At a time when the hypocrisy of the political class has become something which is almost taken for granted, there are still some occurrences in which the pattern of “do as I say, not as I do” reaches humorous proportions.
Consider the case of Illinois State Senator Donne Trotter (D-17th district), the vociferous opponent of the right of citizens to “keep and bear arms” who has now been charged with a felony after allegedly attempting to board an airplane with a concealed handgun in his possession.
Chicago is experiencing a high and rising homicide rate, with some predicting 500 or more by the end of the year. Many have tried to explain the phenomenon.
Testifying on the harshness of his two and a half years of pretrial confinement, Army Pfc Bradley Manning, accused of leaking tens of thousands of classified documents to online news source Wikileaks, acknowledged this week that he had tied a bed sheet into a noose when contemplating suicide during his imprisonment in Kuwait.
The Transportation Security Administration is under heavy fire after publicly exposing the breasts of a teenage girl during its controversial “screening” procedures. Of course, passengers routinely complain of TSA abuse and molestation — some 17,000 formal complaints have been lodged against the widely ridiculed and despised unconstitutional Homeland Security agency just since 2009.
The latest scandal, however, has turned into an international firestorm for the embattled bureaucracy, largely because the then-17-year-old victim was the grandniece of Rep. Ralph Hall (R-Texas).
The average American is more likely to die in his bathtub than be killed by an Islamic terrorist. That is but one of many fascinating statistics presented by Charles Kenny (no relations to this writer) in his article on Businessweek.com,"Airport Security Is Making Americans Less Safe."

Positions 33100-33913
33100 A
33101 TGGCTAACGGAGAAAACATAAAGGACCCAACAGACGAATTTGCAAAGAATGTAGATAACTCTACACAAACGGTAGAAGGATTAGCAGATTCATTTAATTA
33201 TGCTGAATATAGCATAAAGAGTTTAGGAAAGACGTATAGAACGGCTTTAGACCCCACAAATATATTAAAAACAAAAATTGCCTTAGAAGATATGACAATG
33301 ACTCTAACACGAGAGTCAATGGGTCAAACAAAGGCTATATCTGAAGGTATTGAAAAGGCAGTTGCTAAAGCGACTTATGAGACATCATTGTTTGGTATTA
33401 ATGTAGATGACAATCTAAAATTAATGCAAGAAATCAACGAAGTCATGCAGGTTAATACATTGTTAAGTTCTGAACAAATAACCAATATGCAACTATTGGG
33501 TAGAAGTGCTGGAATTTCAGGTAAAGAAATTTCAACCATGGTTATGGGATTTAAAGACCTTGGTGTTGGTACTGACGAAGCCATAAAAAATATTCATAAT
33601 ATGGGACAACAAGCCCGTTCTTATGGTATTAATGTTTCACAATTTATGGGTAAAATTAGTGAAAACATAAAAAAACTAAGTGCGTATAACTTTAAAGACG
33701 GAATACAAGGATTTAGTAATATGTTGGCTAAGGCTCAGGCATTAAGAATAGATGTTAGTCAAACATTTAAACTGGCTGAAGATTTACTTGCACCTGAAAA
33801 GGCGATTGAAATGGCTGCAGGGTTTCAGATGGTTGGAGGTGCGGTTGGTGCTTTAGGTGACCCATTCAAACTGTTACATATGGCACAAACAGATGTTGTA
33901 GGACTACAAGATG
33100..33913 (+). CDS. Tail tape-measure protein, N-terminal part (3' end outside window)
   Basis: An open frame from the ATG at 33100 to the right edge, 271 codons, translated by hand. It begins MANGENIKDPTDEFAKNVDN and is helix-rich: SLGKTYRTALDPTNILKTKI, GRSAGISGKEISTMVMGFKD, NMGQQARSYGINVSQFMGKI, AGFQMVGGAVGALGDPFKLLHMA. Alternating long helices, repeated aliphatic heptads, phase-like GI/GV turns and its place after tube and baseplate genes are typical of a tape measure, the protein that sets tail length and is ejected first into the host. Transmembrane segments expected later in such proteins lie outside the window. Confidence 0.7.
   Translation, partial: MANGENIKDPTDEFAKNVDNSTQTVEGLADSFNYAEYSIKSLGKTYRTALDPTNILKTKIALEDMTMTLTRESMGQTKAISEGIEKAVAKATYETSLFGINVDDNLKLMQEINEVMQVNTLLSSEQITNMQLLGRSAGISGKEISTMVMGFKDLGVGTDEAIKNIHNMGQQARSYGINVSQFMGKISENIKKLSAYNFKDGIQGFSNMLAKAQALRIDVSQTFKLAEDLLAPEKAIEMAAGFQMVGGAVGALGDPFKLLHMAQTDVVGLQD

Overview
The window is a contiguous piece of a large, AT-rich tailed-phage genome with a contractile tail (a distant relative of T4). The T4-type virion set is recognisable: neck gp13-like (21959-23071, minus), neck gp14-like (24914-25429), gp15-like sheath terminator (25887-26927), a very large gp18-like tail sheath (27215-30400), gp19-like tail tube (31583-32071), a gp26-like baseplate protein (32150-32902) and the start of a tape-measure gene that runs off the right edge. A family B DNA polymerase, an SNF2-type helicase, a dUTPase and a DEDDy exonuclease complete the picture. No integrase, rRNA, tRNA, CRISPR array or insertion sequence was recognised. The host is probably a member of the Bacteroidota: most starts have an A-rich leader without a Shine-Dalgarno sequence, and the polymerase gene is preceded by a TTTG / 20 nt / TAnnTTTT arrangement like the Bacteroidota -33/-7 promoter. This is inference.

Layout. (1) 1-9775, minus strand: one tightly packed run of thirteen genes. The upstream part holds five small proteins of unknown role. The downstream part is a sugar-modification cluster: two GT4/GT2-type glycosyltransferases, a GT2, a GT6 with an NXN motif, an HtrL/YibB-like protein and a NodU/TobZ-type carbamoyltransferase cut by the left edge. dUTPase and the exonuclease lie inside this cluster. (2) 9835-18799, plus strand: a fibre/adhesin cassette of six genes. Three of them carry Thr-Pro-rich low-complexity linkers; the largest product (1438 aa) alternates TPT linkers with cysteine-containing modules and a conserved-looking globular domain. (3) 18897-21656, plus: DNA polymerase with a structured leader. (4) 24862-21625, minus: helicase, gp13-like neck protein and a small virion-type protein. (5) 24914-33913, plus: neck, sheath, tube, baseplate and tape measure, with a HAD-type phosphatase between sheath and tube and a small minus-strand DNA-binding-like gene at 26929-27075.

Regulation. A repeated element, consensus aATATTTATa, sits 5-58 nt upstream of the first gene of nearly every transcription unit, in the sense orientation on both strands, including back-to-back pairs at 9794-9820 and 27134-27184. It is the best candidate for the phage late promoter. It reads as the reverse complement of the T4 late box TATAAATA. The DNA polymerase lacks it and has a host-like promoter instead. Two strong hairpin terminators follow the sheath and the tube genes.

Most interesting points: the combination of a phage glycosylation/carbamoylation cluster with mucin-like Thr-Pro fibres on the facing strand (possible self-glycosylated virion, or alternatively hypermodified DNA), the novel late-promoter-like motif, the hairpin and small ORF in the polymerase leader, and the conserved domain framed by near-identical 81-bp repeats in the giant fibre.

The U.S. attorney who busted a stock trader in the "most lucrative insider-trading scheme ever charged" might do well to investigate the Halls of Congress to find even more lucrative schemes.
On November 8 around 6:00 p.m., a Florida man was tasered by police while trying to protect his house from a fire in a neighboring house.
“It was horrible,” recalled Daniel Jensen of Pinellas Park, Florida. “I was laying in a puddle of water being electrocuted here by the people that are supposed to protect us. I’m trying to protect my family, my neighbor, and they bring harm to me. I don’t understand.”
The U.S. government allowed Mexican drug cartel hit men working as “confidential informants” for Immigration and Customs Enforcement (ICE) to murder people inside the United States, an American federal law enforcement supervisor told the private intelligence firm Stratfor in e-mails released by WikiLeaks. ICE neither confirmed nor denied the allegations when contacted by The New American.
The controversial Fast and Furious gun-walking operation has prompted members of Congress to take a closer look at the Department of Justice. An October 29 report on the Fast and Furious investigation reveals that Justice Department officials “failed to identify red flags” in the gun-walking operation.
Connecticut’s state Board of Prisons and Paroles denied parole last week to Michael Skakel, the Kennedy cousin who murdered young Martha Moxley in 1975.
Skakel, 52, told the parole board that he only hopes Moxley’s killer will be found and that he would not admit he killed the girl despite his conviction in 2002. Skakel is the nephew of Ethel Kennedy, the widow Sen. Robert F. Kennedy, who was killed by an assassin’s bullet in 1968.